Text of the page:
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New method of imaging nanostructures to atomic resolution

Foresight Update 26.06—August 29, 2013
ISSN 1078-9731

Nanotech News

Discuss these news stories at

In this issue:

Warped graphene molecules offer new building blocks for nanotechnology

There has been a great deal of interest over the past few years in the properties of graphene, one-atom-thick sheets of trigonal carbon atoms. For the most part, the graphene sheets that have been studied are large on the molecular scale, irregular in their extent, and flat. Chemists have now synthesized distinct molecular species of grossly distorted graphene, somewhat more than one nanometer across, comprising 80 carbon atoms and 30 hydrogen atoms. …

Atomically Precise Manufacturing video

A select set of videos from the 2013 Foresight Technical Conference: Illuminating Atomic Precision, held January 11-13, 2013 in Palo Alto, have been made available on vimeo. … John Randall introduced the session on Atomic Scale Devices and discussed work at Zyvex Labs on “Atomically Precise Manufacturing”. …

Nanocrystal-in-glass composite controlled by voltage

The most fundamental dimension in the transition from current nanotechnology, which is mostly materials science and simple devices, to the advanced nanotechnology of productive nanosystems and atomically precise manufacturing will be the dimension of greater control of the structure of matter leading to atomic precision. But another important dimension is imbuing matter with intelligence. …

Improved molecular targeting via cellular automata

In simplest terms, cellular automata can be thought of as groups of ‘cells’ in which the state of an individual cell will flip depending on the states of its neighbors. A ‘cell’ can be a pixel, a molecule, etc. The mathematical rules associated with cellular automation are complex and have been applied to fields as diverse as computation and cryptography to patterns of pigment in seashells. Now researchers at Hospital for Special Surgery (HSS) in New York City and Columbia University have used an analogous system of molecular cascades to select for particular biological surfaces, taking new steps towards medical therapeutics that use multiple recognition events to improve molecular targeting. …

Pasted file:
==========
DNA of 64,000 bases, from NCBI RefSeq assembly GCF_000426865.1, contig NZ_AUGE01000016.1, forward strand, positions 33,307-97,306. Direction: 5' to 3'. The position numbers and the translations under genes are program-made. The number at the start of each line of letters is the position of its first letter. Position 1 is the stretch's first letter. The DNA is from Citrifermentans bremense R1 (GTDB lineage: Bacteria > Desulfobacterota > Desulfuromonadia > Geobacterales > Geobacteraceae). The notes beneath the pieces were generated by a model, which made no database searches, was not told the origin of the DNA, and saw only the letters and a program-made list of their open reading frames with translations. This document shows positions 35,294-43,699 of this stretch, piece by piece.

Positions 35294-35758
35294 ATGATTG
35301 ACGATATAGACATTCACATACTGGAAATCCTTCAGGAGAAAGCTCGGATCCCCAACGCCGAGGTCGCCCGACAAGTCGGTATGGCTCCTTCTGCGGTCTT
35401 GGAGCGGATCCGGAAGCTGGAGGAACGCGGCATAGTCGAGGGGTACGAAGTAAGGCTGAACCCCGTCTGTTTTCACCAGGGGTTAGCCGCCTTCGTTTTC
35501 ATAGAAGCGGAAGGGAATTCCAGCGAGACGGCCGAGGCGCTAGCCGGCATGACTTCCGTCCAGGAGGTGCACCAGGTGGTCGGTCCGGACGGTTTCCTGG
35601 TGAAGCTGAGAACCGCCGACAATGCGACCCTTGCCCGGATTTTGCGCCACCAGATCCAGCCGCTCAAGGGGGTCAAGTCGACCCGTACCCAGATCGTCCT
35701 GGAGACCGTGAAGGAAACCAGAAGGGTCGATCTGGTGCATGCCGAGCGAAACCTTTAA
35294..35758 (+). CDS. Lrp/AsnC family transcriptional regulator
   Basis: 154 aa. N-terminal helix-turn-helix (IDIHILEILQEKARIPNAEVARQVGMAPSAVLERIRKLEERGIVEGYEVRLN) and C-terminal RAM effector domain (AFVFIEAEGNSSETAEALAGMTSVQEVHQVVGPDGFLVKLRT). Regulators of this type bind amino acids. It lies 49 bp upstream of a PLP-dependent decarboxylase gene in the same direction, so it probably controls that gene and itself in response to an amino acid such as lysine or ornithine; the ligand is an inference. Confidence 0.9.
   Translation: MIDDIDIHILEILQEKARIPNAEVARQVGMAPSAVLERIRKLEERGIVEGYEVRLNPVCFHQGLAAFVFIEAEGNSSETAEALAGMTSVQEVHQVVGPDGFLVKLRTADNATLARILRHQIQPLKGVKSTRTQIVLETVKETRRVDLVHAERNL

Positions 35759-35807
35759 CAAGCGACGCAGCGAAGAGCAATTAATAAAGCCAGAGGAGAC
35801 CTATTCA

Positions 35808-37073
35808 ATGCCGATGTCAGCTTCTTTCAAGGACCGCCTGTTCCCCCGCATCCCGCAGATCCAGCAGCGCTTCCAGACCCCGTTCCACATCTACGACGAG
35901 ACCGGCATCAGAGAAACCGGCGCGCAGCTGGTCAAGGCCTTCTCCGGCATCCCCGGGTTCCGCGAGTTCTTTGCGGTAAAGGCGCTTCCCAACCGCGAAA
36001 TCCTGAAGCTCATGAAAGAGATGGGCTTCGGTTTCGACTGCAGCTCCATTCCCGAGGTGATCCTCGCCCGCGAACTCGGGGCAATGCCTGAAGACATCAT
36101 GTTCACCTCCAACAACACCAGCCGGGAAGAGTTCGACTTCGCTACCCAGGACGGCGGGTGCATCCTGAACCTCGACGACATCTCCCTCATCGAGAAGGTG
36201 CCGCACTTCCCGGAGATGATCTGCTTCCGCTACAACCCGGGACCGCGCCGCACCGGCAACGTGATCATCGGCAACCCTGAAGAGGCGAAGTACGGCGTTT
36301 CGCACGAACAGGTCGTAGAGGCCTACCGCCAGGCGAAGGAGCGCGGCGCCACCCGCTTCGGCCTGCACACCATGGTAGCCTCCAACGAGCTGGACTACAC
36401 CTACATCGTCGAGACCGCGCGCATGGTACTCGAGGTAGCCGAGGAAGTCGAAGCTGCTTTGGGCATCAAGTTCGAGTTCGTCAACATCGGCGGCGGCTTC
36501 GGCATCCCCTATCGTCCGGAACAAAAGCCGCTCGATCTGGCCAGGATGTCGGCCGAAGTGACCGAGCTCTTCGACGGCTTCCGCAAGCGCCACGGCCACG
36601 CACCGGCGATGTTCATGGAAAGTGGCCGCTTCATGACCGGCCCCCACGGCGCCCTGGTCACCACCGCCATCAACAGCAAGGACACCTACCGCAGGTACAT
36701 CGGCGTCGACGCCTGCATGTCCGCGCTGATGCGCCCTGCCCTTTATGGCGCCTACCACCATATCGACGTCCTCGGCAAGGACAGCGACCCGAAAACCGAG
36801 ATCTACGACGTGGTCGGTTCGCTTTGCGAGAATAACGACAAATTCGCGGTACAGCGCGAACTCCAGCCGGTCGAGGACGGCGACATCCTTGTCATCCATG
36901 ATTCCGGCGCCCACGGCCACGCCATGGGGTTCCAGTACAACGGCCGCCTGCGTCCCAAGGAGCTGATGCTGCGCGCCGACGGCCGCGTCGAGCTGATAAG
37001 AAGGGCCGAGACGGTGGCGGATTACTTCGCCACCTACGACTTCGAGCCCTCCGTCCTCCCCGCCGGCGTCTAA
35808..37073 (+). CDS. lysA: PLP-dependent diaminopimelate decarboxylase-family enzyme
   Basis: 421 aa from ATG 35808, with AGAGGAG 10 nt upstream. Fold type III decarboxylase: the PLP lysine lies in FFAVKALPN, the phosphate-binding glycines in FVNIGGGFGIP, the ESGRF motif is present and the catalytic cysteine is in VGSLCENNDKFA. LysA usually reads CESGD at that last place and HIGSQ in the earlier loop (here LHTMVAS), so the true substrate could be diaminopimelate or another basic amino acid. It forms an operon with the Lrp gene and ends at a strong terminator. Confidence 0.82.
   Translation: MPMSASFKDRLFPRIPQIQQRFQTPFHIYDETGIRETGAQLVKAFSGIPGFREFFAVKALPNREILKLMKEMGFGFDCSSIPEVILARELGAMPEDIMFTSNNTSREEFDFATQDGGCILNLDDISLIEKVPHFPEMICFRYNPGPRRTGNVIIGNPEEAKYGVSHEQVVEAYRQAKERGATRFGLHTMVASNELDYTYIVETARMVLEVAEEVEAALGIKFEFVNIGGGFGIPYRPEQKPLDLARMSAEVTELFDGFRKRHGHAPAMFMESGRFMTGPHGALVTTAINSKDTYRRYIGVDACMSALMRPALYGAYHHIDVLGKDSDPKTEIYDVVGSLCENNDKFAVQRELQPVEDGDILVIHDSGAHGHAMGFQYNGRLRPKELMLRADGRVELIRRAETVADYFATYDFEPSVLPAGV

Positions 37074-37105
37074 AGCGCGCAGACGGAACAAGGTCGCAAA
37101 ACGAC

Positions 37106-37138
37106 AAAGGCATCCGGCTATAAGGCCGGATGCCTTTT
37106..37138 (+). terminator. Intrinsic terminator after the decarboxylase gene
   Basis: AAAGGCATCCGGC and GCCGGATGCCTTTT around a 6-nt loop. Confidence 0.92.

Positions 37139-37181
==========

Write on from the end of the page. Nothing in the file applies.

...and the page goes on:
Molecular sponges give atomic structures of trace substances

Ever since Richard Feynman lamented in his 1959 talk “There’s Plenty of Room at the Bottom” that the electron microscope failed by two orders of magnitude to image individual atoms, a general method of imaging nanostructures to atomic resolution has been an integral part of the Feynman vision … X-ray crystallography has been the gold standard for obtaining atomically precise structures for proteins and other nanostructures, but this method requires substantial amounts of crystalline material, and not all proteins, and certainly not all nanostructures, are available in crystalline form. … However, another option is now available. …

Nanoscale box aids single-molecule optical detection

… Across a broad range of technologies and size regimes, boxes serve as containers for components, barriers against contaminants and/or radiation, and, as in the case of cell membranes, can be permeable to allow selected interactions between the interior and exterior. In a recent advance in optical detection, a nanoscale box-like housing was used to create an aperture that greatly enhanced the ability of antenna structures to detect single molecules at physiological concentrations. …